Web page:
Friday, 11 March 2016

Magpies Nesting

     The annoying, raucous squawk of magpies is one of the most recognizable sounds in the city, around farm yards and open forest and prairie regions of Western Canada and United States. One older gentleman called it a "Smoky Lake Pheasant" as he walked past me the other morning while I was watching a pair of Black-billed Magpies 9 (Pica hudsonia)working on a new nest.

Magpies Working Together on a New Nest

      It is the second week of March and the weather has been uncharacteristically warm all winter. The only bit of snow left hides in the bush or protective shadows. Even Canada Geese have arrived and are standing around on the ice covered flood pond in the center of Sherwood Park.
Courtship Display

     Magpies are opportunistic omnivores that eat almost anything. They pick berries, catch grasshoppers, seeds, small mammals and certainly carrion. They will occasionally raid other bird nests for eggs and maintain a symbiotic relationship with large ungulates picking ticks and other insects from their hides. Because of this relationship with cattle, magpies are vulnerable to toxic poisoning from topically applied chemicals.They will cache food in times of plenty. Magpies have been shot by farmers and have had bounty placed on them at times. In the U.S.A., they are protected as their numbers are declining somewhat.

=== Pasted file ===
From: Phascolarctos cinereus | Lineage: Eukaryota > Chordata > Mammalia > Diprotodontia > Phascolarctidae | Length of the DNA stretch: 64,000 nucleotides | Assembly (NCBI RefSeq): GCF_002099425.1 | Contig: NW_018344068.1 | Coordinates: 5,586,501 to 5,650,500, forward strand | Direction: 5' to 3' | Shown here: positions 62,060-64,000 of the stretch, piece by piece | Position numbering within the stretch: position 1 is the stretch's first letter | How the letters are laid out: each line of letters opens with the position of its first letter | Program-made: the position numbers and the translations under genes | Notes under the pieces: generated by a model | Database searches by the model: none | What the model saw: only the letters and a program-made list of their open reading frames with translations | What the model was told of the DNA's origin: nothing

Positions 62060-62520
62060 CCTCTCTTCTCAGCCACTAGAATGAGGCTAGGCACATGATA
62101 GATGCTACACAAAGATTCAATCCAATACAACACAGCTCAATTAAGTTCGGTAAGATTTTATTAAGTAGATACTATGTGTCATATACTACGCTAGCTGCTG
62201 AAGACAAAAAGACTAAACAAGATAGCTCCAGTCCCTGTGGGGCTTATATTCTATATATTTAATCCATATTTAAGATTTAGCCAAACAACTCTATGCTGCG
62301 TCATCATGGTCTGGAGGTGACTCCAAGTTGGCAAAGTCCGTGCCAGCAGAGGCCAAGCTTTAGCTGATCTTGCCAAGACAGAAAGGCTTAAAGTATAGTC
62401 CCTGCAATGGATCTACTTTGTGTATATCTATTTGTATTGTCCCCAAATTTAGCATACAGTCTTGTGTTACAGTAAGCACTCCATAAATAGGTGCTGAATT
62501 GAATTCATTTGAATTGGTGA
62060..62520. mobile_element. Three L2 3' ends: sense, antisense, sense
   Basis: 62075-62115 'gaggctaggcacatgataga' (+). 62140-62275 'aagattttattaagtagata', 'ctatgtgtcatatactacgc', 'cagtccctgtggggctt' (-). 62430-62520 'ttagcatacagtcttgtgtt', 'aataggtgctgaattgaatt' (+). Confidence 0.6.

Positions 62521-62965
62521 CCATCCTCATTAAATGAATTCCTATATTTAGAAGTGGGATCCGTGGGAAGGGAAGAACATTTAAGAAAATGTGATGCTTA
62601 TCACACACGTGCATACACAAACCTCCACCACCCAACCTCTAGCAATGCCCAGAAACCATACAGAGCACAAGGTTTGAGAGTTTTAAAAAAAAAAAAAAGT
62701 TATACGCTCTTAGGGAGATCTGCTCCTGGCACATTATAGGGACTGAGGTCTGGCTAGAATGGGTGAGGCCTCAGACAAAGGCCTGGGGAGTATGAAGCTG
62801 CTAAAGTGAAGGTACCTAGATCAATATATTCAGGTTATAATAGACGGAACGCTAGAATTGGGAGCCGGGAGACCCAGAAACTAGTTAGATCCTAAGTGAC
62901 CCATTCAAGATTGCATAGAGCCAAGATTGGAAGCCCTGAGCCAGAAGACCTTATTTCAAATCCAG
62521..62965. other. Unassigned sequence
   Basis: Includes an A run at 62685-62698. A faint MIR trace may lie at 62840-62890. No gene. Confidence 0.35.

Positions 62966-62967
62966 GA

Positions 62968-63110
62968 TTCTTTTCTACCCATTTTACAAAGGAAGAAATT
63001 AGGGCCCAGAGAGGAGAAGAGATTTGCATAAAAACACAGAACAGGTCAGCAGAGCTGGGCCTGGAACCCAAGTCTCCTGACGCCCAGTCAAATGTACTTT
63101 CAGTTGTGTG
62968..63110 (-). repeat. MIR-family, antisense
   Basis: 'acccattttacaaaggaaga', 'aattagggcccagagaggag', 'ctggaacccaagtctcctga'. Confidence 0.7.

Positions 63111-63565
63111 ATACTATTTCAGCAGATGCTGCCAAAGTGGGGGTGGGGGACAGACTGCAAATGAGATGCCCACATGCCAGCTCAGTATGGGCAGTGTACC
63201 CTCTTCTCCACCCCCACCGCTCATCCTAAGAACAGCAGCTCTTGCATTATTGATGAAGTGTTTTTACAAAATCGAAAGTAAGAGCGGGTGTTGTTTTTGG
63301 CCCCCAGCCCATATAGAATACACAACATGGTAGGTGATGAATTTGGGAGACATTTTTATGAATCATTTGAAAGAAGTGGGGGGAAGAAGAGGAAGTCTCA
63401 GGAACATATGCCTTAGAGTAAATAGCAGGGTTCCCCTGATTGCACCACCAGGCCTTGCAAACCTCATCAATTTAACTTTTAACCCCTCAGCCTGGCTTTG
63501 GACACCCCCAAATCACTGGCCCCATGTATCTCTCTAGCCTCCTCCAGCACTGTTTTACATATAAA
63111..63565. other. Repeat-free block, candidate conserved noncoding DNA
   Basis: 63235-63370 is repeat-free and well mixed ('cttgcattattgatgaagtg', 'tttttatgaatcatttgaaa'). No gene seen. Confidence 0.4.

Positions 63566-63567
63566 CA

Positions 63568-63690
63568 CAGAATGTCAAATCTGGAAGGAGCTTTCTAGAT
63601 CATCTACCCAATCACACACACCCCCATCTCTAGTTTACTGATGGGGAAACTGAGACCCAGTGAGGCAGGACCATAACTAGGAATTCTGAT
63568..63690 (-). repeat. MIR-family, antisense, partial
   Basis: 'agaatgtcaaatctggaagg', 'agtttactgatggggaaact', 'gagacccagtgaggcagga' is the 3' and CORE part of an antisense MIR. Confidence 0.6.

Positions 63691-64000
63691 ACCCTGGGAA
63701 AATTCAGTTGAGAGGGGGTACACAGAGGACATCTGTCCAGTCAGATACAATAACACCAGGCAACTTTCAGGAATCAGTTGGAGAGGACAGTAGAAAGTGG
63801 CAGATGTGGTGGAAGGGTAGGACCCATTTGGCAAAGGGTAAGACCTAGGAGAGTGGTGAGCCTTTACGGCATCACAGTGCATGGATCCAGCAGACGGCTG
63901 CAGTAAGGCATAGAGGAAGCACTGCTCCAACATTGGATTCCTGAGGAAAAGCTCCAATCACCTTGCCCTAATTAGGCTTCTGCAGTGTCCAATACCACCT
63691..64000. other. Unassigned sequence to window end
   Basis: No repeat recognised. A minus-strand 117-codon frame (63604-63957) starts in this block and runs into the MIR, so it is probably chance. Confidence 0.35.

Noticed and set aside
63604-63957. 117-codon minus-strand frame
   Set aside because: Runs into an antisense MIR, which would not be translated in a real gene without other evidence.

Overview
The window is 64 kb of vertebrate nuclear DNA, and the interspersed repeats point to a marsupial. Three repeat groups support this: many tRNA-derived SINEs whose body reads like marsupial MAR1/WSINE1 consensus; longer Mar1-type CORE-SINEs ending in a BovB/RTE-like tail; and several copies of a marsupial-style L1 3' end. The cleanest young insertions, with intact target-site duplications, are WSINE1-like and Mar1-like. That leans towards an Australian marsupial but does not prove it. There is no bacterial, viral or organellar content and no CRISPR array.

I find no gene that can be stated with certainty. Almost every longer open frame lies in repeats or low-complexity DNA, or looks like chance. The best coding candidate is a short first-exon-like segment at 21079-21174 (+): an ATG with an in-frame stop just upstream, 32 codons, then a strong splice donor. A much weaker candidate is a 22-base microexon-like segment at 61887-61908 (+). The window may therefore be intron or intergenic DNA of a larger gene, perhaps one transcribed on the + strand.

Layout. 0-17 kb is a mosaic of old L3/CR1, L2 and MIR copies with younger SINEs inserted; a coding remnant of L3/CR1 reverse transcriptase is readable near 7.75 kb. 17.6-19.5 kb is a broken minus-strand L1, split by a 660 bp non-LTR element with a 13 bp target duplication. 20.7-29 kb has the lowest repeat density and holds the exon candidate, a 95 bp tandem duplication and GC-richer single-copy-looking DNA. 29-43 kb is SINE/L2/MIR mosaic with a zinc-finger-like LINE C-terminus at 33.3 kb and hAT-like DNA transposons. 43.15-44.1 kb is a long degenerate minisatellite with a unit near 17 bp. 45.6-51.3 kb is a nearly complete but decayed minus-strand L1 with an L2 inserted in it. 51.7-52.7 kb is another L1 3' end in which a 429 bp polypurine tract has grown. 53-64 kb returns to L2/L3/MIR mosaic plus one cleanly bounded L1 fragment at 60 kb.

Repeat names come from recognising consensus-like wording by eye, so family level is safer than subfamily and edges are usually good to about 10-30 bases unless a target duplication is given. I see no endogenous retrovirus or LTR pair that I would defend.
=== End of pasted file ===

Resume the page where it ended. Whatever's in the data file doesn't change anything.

Nest Building Materials

     Magpies mate for life unless one of the pair dies. They do divorce and cheat when offered the opportunity. They are one of the easiest birds to identify with their black and white coloring with the very long tail. When perched in the sun their black feathers show iridescent flashes of blue and green. They are very intelligent birds belong to the "Corvid" family which includes ravens, crows and jays.
     Even though magpies may not be the most popular of our neighborhood birds, they do much good in the cleanup and disposal field. Pests, carrion and weed seeds are eaten. They can be very entertaining to watch and are one of the birds that do hang around all winter adding a touch of life to an otherwise dull and empty landscape.
Red Squirrel

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